AIG Awards Benmosche $6 Million Bonus, Exceeding Target
American International Group Inc. (AIG) Chief Executive Officer Robert Benmosche and four other senior managers received cash bonuses that exceeded their targets last year as the insurer’s results improved.
Benmosche, 69, earned a $6 million cash incentive, 50 percent more than his target, the New York-based insurer said yesterday in a regulatory filing. Peter Hancock, who oversees AIG’s property-casualty business, received $3.5 million, exceeding a target of $2.7 million, while life unit CEO Jay Wintrob got $3.8 million, 58 percent more than his goal.
AIG revamped pay plans for executives last year to link compensation to performance after the end of restrictions tied to a U.S. government bailout. AIG repaid the rescue in 2012 and advanced 45 percent last year, beating the 30 percent gain of the Standard & Poor’s 500 Index.
The plan “aligns the economic interests of our executives with the long-term interests of AIG and our shareholders,” the insurer said in the filing.
Benmosche received a $2.3 million salary and $6.5 million in stock awards, bring his total compensation to $14.8 million, That’s 40 percent more than he earned a year earlier. Wintrob’s total pay was $9.4 million and Hancock earned $9.6 million.
Chief Financial Officer David Herzog’s $6.97 million pay package included a cash bonus of $2.26 million. William Dooley, executive vice president for investments, got a cash bonus of $2.4 million in his $7.1 million of compensation.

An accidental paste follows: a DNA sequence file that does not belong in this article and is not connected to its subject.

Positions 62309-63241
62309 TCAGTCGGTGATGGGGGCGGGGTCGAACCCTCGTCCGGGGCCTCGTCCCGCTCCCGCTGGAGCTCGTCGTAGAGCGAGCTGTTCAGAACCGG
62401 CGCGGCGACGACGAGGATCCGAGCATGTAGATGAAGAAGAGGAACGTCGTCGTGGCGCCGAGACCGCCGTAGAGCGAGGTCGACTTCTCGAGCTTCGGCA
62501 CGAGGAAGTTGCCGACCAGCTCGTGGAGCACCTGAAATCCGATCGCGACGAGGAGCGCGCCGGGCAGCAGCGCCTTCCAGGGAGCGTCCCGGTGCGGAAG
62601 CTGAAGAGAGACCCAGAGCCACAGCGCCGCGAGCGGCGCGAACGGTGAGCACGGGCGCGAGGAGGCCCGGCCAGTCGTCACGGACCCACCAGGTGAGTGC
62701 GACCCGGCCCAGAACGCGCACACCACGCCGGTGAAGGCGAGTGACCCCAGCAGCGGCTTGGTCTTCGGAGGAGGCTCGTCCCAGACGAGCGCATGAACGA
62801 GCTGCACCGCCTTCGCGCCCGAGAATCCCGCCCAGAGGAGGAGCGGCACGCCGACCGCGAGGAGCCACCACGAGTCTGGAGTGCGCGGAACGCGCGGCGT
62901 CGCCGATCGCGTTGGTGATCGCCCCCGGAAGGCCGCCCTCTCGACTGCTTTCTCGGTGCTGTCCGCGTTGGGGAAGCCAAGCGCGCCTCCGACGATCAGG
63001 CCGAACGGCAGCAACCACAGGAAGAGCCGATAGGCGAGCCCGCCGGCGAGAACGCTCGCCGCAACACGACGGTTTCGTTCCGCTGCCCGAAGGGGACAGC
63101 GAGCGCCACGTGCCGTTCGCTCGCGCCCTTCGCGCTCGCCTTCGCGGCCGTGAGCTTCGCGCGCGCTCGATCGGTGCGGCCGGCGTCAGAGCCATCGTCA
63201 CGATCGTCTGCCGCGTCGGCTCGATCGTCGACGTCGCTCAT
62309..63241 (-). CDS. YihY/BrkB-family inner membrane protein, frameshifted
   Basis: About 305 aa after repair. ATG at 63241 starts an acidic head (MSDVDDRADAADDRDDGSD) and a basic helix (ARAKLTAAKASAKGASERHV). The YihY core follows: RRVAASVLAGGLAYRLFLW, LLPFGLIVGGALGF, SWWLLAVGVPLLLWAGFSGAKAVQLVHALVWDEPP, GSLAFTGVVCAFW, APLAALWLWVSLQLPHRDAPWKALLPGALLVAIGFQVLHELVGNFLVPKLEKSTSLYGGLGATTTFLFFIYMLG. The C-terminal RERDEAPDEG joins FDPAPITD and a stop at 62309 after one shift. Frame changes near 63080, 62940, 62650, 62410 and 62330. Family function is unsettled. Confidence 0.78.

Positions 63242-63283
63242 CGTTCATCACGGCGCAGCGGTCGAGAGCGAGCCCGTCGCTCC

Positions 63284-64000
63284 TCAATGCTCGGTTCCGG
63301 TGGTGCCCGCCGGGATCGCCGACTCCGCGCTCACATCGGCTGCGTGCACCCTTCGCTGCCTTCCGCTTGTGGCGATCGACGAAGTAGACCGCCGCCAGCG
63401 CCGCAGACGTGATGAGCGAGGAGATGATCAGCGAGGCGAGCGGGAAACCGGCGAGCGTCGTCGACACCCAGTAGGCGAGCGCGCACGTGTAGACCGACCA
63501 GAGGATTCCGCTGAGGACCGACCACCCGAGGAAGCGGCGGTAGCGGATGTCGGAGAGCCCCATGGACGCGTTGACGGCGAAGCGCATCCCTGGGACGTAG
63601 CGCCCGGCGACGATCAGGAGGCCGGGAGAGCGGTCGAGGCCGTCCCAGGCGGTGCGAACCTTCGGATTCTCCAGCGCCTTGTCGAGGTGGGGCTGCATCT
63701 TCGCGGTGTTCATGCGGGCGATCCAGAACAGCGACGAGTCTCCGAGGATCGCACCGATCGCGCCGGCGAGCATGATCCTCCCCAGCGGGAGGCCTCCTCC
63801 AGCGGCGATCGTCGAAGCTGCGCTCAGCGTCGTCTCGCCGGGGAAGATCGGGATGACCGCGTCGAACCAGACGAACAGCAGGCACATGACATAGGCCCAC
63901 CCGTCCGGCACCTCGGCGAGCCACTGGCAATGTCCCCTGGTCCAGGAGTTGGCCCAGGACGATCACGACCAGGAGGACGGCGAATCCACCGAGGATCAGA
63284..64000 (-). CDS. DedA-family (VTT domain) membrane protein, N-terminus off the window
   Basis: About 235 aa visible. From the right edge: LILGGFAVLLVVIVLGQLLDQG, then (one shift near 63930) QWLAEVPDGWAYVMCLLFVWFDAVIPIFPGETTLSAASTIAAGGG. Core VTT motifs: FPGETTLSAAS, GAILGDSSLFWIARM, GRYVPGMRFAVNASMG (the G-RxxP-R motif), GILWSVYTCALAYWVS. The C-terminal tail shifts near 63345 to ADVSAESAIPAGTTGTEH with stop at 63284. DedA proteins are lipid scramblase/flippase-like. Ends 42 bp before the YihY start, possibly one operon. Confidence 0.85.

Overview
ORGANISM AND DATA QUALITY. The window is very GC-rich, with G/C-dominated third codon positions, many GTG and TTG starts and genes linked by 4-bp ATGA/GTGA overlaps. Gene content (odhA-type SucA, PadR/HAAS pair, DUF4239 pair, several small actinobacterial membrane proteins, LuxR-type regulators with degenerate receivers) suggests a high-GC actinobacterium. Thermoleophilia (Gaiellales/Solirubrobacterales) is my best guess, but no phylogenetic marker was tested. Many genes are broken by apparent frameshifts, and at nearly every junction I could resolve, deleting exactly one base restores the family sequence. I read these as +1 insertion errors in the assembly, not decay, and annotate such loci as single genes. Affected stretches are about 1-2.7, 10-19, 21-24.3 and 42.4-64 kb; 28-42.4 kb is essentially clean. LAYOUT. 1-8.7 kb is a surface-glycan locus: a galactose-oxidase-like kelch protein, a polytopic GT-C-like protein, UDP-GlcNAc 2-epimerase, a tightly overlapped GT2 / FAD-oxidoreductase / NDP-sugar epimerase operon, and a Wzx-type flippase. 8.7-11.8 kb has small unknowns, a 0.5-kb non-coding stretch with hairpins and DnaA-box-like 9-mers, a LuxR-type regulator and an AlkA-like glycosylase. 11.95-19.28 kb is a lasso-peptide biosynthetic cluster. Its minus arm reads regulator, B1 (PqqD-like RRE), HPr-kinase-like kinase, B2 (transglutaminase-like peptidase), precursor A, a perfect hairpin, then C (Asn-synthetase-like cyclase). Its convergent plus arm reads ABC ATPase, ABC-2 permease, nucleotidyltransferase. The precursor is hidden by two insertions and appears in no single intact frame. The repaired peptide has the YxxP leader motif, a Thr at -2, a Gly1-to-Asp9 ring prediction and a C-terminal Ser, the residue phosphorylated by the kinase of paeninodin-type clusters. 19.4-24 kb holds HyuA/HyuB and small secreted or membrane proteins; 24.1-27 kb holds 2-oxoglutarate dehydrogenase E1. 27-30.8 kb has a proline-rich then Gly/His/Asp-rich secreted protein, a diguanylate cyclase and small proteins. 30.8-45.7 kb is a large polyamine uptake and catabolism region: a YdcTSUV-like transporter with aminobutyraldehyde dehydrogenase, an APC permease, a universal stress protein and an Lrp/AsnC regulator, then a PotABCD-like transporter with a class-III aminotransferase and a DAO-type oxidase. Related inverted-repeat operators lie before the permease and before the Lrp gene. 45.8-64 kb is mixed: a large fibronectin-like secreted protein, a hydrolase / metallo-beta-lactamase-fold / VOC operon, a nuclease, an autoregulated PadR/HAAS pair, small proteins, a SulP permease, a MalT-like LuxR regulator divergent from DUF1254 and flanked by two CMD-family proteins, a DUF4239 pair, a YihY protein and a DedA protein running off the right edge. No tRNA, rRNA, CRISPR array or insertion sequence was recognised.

AIG restored a dividend to its stock and posted profit of $9.09 billion last year. The insurer is cutting about 1,500 jobs as part of an initiative to control expenses, mainly at the property-casualty unit.
AIG’s named executive officers in the filing receive long-term incentives, with payouts based on the performance of the shares and the growth of tangible book value.
The insurer also said it hired an “adult child” of Benmosche as a non-executive employee in September. Jon Diat, an AIG spokesman, said the CEO’s son took a real-estate role and declined to comment further.
Fisher, 57, is a senior fellow at Dartmouth College’s Tuck School of Business, and previously oversaw fixed-income portfolio management at BlackRock, the world’s largest money manager. He’s also worked as the Treasury Department undersecretary for domestic finance and at the Federal Reserve Bank of New York, AIG said yesterday. Fisher is a consultant to the BlackRock Investment Institute.
Fisher has “tremendous knowledge and unique perspectives in asset management and government,” AIG Chairman Steve Miller said. “Fisher’s global experience with the regulation of financial services companies will allow him to provide valuable insight.”
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